Have been the walked away as l had 4 children however the damage still remained with my two sons and me. Sadly my daughter had a child to a similar person like her dad however walked away thankfully. However their courts and father rights left my daughter and grandson vulable no one listen until the day he hit her in public with his son watching we warned the courts he was unsafe to be around this has left both of them tramsa and receiving counselling could have been avoided and also bought back memories for me this is the last thing l wanted to happen to my children
thanks for sharing your experience with us.
I’m always amazed that there are so few answers to this question. It doesn’t have to be complex. You could ask 1000 people who were or are in this situation and get the same amount of diverse answers to it. I believe that really listening to the abused person without judging or fitting them into holes and allowing them to own their own story is better than putting words into their mouths. Each is in a unique position and deserves to be given the time and safe space to talk. I liked what you said but not everyone who stays is wrong. I certainly couldn’t judge another person. Self esteem issues should be addressed but might not be the answer. Is there a complete answer?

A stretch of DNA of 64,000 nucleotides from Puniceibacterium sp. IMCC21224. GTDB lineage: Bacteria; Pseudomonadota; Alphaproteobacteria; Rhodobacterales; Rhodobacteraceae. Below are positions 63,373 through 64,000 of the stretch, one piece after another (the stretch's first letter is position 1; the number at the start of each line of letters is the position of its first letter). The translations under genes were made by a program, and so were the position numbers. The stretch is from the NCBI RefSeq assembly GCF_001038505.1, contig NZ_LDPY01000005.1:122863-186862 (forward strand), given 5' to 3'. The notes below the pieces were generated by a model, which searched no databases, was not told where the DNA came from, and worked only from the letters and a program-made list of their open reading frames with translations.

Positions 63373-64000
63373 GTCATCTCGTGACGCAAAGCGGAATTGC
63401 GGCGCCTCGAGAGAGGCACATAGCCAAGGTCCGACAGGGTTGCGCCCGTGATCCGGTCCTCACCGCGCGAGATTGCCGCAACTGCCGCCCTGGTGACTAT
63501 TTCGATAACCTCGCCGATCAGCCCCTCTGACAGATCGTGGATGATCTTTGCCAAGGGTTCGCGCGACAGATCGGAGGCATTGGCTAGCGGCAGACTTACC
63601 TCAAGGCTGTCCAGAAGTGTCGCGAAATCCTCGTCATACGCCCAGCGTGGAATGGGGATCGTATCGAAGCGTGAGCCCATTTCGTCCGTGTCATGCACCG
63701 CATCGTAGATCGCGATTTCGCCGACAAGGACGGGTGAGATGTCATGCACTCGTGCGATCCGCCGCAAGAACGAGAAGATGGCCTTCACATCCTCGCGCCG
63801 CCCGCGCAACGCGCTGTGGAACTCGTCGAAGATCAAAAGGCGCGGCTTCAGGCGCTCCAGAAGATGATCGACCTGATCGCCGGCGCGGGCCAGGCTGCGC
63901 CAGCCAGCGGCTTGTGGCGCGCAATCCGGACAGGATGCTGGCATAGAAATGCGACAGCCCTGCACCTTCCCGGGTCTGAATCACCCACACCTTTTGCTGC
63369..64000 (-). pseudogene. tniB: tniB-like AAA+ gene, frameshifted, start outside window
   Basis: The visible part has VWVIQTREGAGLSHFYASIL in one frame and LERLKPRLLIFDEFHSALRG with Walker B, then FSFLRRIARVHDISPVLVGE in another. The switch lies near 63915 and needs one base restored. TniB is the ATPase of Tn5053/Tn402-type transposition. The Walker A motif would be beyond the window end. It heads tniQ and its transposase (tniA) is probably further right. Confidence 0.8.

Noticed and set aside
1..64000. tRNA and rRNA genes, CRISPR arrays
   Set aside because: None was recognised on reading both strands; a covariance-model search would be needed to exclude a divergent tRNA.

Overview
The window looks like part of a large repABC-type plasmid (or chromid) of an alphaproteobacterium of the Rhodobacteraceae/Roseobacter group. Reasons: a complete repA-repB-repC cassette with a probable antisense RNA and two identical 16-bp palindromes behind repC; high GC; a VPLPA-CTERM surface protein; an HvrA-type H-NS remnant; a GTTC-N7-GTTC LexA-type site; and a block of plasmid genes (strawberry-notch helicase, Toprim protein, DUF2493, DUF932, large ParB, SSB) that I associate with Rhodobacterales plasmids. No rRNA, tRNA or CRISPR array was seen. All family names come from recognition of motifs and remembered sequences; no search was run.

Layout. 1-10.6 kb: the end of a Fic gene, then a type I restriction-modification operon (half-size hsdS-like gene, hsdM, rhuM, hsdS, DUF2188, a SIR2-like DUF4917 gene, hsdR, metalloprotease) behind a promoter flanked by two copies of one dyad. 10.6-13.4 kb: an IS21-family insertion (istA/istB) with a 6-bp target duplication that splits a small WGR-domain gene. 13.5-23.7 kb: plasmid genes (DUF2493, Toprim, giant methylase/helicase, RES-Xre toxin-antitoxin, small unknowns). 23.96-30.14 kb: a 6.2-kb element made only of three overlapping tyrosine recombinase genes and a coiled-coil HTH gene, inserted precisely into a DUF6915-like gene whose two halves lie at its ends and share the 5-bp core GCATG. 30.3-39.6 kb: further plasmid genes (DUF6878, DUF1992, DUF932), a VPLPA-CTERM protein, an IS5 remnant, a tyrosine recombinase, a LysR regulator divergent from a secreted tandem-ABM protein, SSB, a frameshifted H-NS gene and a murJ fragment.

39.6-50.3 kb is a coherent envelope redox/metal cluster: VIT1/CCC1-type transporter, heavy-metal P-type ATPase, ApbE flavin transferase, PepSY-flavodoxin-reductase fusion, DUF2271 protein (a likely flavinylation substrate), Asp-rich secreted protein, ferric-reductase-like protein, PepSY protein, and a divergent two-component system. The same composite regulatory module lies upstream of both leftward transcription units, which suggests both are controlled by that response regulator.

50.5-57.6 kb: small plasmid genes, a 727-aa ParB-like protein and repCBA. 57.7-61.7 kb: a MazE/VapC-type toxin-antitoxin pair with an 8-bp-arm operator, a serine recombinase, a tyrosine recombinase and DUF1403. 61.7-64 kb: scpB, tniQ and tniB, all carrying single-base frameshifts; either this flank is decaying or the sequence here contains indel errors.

Hi Patricia, thanks for your comments.
I think the issue about staying or leaving are important. There are duty of care issues and child protection issues involved as a professional and I’m clear with people about this. Being non judgemental is important as is being non-collusive. So having clarity about what constitutes bottom lines.
I don’t judge people who stay in harmful behaviour and situations but neither do I work with that type of situation.
There are situations in which someone can learn tools and develop resources to manage their relationship to a dysfunctional partner, but this always has to be done with a clear risk assessment.
So whilst there is room for diversity in stories and experiences there are also clear boundaries and bottom lines and protection issues.
I work with change as a professional. That’s my role in my client’s lives, to support therapeutic change. Not to rationalise a dysfunctional status quo.
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